• Kans grass or Wild sugarcane is one of the important medicinal plants in traditional systems of medicine in India according to Ayurveda.
  • Roots of the plant are sweet, astringent, emollient, refrigerant, diuretic, lithotriptic, purgative, tonic, aphrodisiac and used in the treatment of dyspepsia, burning sensation, piles, sexual weakness, gynecological troubles, respiratory troubles etc.
  • Fresh juice of plant stem is also used in the treatment of mental illness and disturbances by different tribes in India.
  • In Philippines, numerous medicinal uses have been described.
  • It can soothe irritated skin and heal wounds.
  • It is used to treat indigestion, and to relieve biliousness, as well as to cool the body.
  • Leaves can be heated and used in a poultice to relieve the inflammation of painful joints, perhaps as a result of arthritis or rheumatism.
  • It can also be used as a purgative and the aerial parts are supposed to have aphrodisiac qualities.
  • In India it is used for erectile dysfunctions, gynecological problems and respiratory disorders among other ailments.
  • Decoction made from the roots and rhizomes of the wild sugar cane, or Kans grass is used to promote milk in breast feeding mothers and as a diuretic.
  • Decoction of the top parts of the plant is used for blood disorders, hemorrhages and biliousness among other things.
  • It may help in kidney’s problem and blood impurity.
  • It is used to treat urinary disorders, remove kidney stones and eliminate severe thirst.
  • It helps in the treatment of diseases of the female reproductive system menorrhagia and uterine bleeding.
  • It promotes increased lactation in nursing mothers.

Culinary Uses

  • Edible unopened inflorescences, which are relished as a vegetable either raw or cooked, steamed or roasted in various dishes.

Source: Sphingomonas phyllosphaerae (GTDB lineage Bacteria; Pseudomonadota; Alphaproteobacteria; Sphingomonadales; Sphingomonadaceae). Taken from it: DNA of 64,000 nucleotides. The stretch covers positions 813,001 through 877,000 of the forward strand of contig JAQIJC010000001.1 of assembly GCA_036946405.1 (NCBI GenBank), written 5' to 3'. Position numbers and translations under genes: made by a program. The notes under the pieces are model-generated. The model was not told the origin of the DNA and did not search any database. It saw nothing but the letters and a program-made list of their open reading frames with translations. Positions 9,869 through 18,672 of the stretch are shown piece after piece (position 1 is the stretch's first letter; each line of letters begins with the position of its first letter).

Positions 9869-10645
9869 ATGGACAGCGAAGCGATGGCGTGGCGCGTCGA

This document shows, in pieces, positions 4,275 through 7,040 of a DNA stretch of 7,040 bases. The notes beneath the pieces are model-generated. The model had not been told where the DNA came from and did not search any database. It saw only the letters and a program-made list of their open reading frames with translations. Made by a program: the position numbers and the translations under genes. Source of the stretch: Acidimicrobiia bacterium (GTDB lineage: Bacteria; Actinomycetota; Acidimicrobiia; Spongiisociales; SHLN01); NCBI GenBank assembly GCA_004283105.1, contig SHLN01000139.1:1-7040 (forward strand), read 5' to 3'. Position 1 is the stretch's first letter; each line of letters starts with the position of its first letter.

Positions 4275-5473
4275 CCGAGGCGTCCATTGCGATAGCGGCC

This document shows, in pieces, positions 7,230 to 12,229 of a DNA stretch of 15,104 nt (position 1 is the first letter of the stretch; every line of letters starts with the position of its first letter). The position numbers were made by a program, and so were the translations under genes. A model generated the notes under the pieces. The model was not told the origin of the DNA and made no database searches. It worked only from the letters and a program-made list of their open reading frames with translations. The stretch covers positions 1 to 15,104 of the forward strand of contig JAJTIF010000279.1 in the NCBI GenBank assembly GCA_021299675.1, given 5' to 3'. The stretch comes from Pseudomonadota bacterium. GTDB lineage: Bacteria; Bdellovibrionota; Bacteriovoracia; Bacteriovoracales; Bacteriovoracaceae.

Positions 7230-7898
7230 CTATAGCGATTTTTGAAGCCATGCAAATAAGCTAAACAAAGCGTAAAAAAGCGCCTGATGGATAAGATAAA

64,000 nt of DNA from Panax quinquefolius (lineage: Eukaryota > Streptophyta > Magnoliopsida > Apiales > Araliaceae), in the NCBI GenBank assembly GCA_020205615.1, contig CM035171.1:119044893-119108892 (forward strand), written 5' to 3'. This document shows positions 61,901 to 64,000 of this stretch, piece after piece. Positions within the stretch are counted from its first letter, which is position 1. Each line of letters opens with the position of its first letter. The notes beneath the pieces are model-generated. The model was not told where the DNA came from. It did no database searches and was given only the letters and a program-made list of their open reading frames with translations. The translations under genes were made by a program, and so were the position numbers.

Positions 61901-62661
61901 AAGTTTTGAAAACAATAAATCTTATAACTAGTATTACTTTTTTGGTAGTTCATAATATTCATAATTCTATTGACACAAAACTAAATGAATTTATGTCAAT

• They are used in soups or curries or added to many dishes, roasted over fire or baked in lovo and eaten.
  • In Fiji, it is normally cooked in coconut cream and served as a vegetable, often with fish.
  • Apart from canning, it can be vacuum-packed to extend its availability in the market.
  • Young shoots are boiled and eaten with rice in Indonesia.
  • Canes are a source of sugar, though the sucrose content is low and the fiber content high.
  • Hearts of the young shoots can be eaten raw or cooked as a side dish with rice.
  • Very young inflorescences, whilst still enclosed by the leaf sheaths, eaten raw, steamed or roasted.
  • Peeled rhizomes have a sweet flavor and are chewed by children as a substitute for sugar cane.
  • The ash from burnt plants is used as a salt substitute.
  • In Indonesia, the young shoots are boiled and enjoyed with rice.

Other Facts

  • Leaves are good thatching material and used by local people in the making of ropes, mats, baskets, broom, huts, etc.
  • It has, however, been reported as good fodder for goats and camels and suitable for the production of silage.
  • Its extensive rhizome network makes it a very efficient binder of soils, and hence, particularly useful for controlling and preventing soil erosion.
  • Pulp is suitable for wrapping, writing, and printing and for the production of grease-proof paper.
  • Plants are used for hedging or screening.
  • It is reported as fodder for goats and camels (Thakur 1984) in juvenile stage and suitable for the production of silage.

Prevention and Control